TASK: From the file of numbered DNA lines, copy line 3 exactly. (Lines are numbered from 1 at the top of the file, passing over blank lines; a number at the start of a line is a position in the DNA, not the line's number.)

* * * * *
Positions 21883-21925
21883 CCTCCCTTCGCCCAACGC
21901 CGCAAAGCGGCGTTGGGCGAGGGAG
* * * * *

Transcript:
21901 CGCAAAGCGGCGTTGGGCGAGGGAG